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Matt here,

Coming at you with a longer email, one that has a personal and philosophical message. If you’re into that sort of thing, I hope you’ll read on…

Last month I participated in The Global Joy Symposium. This was an online event about cultivating joy in the workplace.

During the event, I created two paintings in real time with my Zoom camera on. And then I got to talk about my finished artwork and share my personal philosophy about joy.

That’s what I’m going to write about in this blog.

Painting #1: The Burden of Being Human

Sometimes it feels like my human brain is a burden. (Maybe you can relate?)

It reminds me of Nietzsche’s description of what it’s like to be an overthinker: “To be crushed under a burden that one can neither bear nor cast off.”

Now, don’t get me wrong. I’m not anti-brain.

That meatball in my skull is one of the most powerful objects in the known universe. Look around at the modern world to see the wonders of which it is capable.

But it’s a double-edged sword. Sometimes it can turn against you. Here’s how…

Critical thinking…turns into self-criticism.

Your capacity to plan for the future…causes you to stress about the future.

Your robust sense of selfhood and commitment to your values and identity… makes you feel self-obsessed and self-conscious.

And so on.

Now, this is not a reason to despair. It just means that you need to acknowledge that your brain has powers that are both wonderful and terrible.

And, as William James suggested: it’s your responsibility to make it your ally instead of your enemy.

This is what I call “cognitive stewardship.”

Exercising cognitive stewardship means recognizing that your brain is your most valuable asset as a human being, but only if you take care of it.

That means…

Cultivating mental focus and avoiding distractions.

Expose yourself to positivity instead of negativity.

Exercising and eating right.



Get a good night of sleep. And so on.

It’s definitely a lot of work. Much easier said than done.

But it’s worth it.

Painting #2: The Lightness of Joy

When you exercise cognitive stewardship, you regain control over your mental state.

You have the power to be focused instead of distracted; to be positive instead of negative.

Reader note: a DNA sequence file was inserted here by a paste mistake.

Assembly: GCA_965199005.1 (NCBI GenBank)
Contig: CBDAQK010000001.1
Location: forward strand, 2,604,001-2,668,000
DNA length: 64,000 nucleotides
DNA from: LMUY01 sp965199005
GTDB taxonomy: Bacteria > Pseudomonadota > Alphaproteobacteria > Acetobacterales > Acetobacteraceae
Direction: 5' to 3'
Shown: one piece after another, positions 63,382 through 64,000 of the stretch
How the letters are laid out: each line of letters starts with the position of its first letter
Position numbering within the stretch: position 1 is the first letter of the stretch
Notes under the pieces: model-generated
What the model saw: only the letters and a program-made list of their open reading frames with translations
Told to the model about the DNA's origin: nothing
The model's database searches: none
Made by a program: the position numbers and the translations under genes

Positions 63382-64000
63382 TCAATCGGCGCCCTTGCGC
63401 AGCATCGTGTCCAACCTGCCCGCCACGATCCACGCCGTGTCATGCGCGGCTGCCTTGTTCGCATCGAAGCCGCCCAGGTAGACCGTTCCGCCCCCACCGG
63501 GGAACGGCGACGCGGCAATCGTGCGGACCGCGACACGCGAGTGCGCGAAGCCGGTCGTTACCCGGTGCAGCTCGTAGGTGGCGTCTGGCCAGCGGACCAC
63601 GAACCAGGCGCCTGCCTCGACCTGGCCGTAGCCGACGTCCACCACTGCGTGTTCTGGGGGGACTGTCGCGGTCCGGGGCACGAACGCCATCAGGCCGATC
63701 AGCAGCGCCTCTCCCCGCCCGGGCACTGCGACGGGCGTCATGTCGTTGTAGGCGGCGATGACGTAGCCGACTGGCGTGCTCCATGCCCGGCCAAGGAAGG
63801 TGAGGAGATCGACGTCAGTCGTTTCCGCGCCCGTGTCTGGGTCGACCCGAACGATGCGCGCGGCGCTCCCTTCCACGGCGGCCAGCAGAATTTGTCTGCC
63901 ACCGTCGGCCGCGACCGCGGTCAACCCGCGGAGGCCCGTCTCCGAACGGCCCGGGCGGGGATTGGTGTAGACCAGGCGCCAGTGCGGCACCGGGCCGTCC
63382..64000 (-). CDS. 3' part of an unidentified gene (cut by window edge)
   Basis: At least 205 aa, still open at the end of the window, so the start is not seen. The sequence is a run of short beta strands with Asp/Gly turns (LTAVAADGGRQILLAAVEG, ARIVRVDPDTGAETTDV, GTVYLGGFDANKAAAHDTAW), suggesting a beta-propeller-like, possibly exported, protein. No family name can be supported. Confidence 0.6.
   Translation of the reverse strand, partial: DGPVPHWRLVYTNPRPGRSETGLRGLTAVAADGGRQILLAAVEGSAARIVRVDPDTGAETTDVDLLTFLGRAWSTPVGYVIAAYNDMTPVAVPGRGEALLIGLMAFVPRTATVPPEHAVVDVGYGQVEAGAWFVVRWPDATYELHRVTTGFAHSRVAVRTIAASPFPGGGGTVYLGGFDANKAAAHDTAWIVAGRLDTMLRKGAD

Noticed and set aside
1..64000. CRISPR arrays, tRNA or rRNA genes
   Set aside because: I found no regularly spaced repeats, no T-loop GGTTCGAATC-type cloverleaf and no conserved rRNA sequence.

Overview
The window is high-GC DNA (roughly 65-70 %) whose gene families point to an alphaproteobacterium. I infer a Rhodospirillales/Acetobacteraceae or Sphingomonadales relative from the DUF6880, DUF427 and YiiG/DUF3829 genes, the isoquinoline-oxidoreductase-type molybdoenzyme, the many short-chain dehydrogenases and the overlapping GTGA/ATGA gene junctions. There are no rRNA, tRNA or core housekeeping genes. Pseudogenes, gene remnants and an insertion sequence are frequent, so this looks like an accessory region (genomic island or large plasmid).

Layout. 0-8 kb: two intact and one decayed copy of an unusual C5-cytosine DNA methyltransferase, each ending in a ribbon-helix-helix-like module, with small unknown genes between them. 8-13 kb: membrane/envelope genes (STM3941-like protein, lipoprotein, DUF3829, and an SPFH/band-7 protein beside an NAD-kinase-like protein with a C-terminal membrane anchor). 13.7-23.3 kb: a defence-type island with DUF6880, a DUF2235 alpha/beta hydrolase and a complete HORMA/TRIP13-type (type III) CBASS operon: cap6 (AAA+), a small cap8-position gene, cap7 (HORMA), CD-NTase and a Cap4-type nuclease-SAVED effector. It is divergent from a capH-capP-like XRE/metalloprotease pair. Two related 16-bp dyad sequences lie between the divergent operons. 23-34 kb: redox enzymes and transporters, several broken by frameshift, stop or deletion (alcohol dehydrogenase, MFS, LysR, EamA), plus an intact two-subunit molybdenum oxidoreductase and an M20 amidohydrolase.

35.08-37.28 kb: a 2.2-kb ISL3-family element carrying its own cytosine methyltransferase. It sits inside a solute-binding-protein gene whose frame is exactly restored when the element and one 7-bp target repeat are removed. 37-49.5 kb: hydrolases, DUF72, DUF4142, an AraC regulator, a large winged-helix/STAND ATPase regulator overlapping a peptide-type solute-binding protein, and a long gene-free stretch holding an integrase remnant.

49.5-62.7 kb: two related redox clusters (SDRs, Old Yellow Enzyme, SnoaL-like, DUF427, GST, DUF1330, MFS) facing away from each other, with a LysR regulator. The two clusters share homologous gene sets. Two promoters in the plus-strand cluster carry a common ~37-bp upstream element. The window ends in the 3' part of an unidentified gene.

You have the power to cultivate joy instead of stress.

You have the power to relieve yourself of the burdens of the human mind.

And you have the power to put yourself into a state of lightness and ease.

The point that I’m getting at isn’t just a bunch of woo-woo nonsense. I didn’t learn this stuff from a life coach or a yoga retreat. (And I’ve never watched The Secret.)

There is real empirical research to back this up. And here’s what some of it says, according to my best understanding.

Remember what I mentioned above: The same brain functions that create human greatness…are the same brain functions that create human misery.

Humans are great at thinking. And for that reason, we are also great at over-thinking.

But you can make those overthinkey parts of your brain quiet down. And there is a lot of research on how exactly to do that.

Here are a few of my favorite suggestions…

[1] When you exercise, your brain is too busy executing complex motor patterns and activating muscles. And, at some level, your brain thinks you’re running away from a predator or fighting someone to the death. For these reasons, there’s no mental energy leftover for stress and worry. You are focused in the here and now.

[2] The same occurs when you go for a walk: If you can focus on the rhythmic nature of your steps and breathing patterns, it’s easy to slip into a daydream or a trance-like state. Or you can do some great creative thinking. Bonus points if you do it in nature.

[3] Speaking of breath, you can make simple changes to your breathing patterns to become calm, focused, and creative. For example, breathing through your nose or slowing down your exhales. But simply becoming more aware of your breath can have a down-regulating effect on your nervous system.

[4] Creative activities can do the trick as well. Just like exercise, creative productivity involves a lot of brain systems at once: pattern recognition, visual or auditory, space and time, hand-eye coordination, lateral thinking. There’s no way that you can ramp all of these powers up, and still have enough juice leftover to also be worrying about bills or the news.

There are plenty of other options for shifting your brain into a state of peace and joy.

But the four that I listed have something in common: they are inexpensive (if not free) and accessible to almost all living humans.

And thus, one of the most important lessons I’ve learned in my life:

There are lots of zero-cost activities that will make your brain work better and put you into a more joyful state of being.

Of course, this is a lesson that I’m continually reminding myself of. (Dear reader, I am writing this email for myself more than I am writing it for you.)

The battle rages on.

If you’ve read this far, I thank you.

And if you found this email valuable and it resonated with you, please hit reply and share your thoughts. Would you like to read more like it?
Until the next one: Stay strong and stay free.


Want to join us?

Then pull up a chair. It’s time for JOY!

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